Filed under: Days of our chickens' lives — titchandboofer @ 11:14 am
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The House


Agnes D. Hen


The Yard


24th September, 2010

Dear Ms Hen,

We write pursuant to your letter, dated 17th September. Firstly, we regret to inform you that our planned Yard meeting has been postponed once again due to conflicting schedules. We hope to set a date in October that will suit all parties. However, in the interim we have several suggestions with regard to the grievances you have so comprehensively detailed.

We are disappointed to hear that you feel your position as HOPO is under threat. From our perspective, there is no other hen for the job. Mrs Poulawitska is clearly being a Pain in Your Wing, but she has neither the experience nor the competence to oust you. Obviously the job is not always going to be Grain and Dust Baths. There will be times when you need to take your title literally. Our advice: Peck hard and Peck often. A more drastic measure is Hypnosis, although clearly this should be a last resort. You may refer to The Yard Policy and Procedure manual to guide you through the process. Essentially you Wing The Offending Hen, pinning her beak to the ground, and scratch a line, extending from her beak into the distance. This should immobilise her for some time, enabling you to assert your authority and settle The Flock.

As for the junior members of The Flock, we require your patience and understanding for just a little longer. Their positions in The Yard are only temporary. Once their capabilities as Layers or Crowers are discerned, their contracts will be terminated and they will be redirected elsewhere. In the meantime do not feel compelled to keep tabs on them. Their adoptive mother is their immediate supervisor and we will not hold you responsible in the event of Attack or Abduction. We apologise for the disruption but caution that other temporary junior positions are likely to arise in the future. It is not always possible to negotiate far in advance, as the hens of your flock may Go Broody at any time.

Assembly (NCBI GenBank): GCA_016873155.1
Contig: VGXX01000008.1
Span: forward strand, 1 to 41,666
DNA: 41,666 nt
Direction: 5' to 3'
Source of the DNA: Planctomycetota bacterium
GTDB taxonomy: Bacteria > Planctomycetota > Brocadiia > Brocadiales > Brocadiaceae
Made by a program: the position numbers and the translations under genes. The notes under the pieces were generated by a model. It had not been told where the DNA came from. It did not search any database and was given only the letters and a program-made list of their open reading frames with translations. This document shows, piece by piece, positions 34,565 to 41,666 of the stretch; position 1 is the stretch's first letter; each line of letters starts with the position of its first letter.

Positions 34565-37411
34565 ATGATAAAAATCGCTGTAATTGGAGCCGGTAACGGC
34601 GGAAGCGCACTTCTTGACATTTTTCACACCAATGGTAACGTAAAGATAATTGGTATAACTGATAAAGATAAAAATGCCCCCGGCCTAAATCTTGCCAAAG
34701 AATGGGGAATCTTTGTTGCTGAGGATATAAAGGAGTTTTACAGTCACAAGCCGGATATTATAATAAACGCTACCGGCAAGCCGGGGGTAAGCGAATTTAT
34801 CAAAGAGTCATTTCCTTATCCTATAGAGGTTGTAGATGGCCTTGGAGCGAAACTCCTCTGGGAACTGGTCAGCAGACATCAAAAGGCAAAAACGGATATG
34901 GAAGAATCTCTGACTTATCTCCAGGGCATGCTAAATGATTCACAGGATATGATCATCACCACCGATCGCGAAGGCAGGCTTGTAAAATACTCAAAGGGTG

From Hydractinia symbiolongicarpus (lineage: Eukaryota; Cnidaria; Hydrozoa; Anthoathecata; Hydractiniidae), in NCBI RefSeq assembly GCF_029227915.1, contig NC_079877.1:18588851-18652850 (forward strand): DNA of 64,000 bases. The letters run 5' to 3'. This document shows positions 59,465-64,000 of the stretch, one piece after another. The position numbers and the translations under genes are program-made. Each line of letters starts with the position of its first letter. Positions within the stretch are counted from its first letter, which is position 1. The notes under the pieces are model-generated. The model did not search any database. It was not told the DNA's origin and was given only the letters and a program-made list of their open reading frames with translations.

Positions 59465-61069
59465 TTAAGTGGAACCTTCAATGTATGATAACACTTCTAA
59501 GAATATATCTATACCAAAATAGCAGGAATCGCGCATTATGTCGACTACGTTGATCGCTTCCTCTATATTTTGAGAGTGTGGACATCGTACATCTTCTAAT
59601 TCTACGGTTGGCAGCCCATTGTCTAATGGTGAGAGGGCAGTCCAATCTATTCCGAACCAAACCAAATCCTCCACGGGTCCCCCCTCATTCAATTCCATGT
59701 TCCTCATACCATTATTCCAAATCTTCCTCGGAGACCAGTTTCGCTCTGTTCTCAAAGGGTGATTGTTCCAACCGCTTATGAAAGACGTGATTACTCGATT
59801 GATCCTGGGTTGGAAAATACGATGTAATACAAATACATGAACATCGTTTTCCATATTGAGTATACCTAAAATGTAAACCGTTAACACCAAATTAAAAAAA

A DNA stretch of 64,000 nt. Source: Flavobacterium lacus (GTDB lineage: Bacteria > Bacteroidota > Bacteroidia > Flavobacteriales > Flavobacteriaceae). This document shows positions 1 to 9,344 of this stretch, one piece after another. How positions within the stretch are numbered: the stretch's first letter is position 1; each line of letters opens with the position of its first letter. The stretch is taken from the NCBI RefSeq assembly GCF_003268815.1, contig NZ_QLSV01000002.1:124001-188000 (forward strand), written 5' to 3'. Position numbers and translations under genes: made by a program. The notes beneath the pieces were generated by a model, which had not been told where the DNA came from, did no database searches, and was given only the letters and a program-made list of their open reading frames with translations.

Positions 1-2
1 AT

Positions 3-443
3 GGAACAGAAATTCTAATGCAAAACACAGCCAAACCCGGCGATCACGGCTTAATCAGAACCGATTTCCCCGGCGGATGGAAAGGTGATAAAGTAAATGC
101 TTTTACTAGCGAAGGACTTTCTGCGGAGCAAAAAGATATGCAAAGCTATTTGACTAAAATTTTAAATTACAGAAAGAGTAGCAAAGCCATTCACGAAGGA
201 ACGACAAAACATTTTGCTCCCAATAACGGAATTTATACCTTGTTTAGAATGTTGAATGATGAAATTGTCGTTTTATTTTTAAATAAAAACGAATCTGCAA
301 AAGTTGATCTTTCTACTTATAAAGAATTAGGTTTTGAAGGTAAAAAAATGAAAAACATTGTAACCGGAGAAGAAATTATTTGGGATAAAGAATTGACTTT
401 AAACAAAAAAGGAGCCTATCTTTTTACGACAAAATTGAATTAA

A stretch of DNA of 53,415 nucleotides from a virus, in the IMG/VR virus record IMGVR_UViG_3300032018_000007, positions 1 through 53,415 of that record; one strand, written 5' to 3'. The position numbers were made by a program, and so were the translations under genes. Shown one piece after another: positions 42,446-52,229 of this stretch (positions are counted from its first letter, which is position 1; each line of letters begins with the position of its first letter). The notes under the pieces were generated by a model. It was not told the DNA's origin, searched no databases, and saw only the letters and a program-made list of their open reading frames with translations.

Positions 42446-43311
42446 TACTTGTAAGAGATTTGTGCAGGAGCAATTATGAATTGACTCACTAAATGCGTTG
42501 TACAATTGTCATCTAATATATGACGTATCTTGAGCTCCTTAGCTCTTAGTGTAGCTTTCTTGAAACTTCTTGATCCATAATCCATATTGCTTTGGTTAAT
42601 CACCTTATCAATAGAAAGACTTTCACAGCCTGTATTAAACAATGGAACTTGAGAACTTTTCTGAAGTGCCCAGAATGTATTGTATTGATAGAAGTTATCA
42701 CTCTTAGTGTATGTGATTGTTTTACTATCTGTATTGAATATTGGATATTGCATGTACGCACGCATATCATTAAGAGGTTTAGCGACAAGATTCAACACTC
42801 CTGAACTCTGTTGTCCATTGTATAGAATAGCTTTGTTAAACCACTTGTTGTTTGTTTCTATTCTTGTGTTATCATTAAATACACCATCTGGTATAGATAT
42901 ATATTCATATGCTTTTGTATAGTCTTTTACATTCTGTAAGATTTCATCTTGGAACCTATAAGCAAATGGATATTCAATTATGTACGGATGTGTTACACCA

Lastly, The Crow. We are acutely aware of The Flock’s distress and the need for action. Management has also felt the negative impact of the Crow keenly. Plans for a Scarecrow are on the table but, as you know, the wheels of bureaucracy grind slowly. To view and comment on the plans please contact our front desk and book a time. As an interim measure we commit to Active Pursuit of The Crow whensoever this is possible, as well as early and more frequent collection of Eggs.

We hope these suggestions assist you in working effectively as HOPO.

Yours in gratitude for your ongoing support of the Faux-Farmville Kitchen and Garden.



Switch September 22, 2010

Filed under: Parenting — titchandboofer @ 10:18 am
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Conversations in our kitchen

*           *          *

Beloved is holding the small person, looking out the back window to the garden, appearing thoughtful.

– Now I’m home with small more often, perhaps you should tell me what needs doing in the garden so I can help.

Really? You want to garden?

– Well, yes. I might need something to do.

– Okay. There’s heaps of stuff to do at the moment. Do you want a list?

– Yes. But you can only write one list, you can’t lose it and rewrite it over and over again. Just stick it on the fridge.

*          *          *

List is written. List is on fridge. I go to work. I come home.

Good day?

Yep, small slept well and we spent a bit of time in the garden.

– Oooh, nice. What did you do?

Just some weeding around the raised bed in the middle of the garden.


Was that on the list?

– No. But it was just weeding.

*          *          *

Later, I take rubbish out to bins. Bins are in garden. In the most non-checking-up-way I can muster, I investigate the site of the weeding.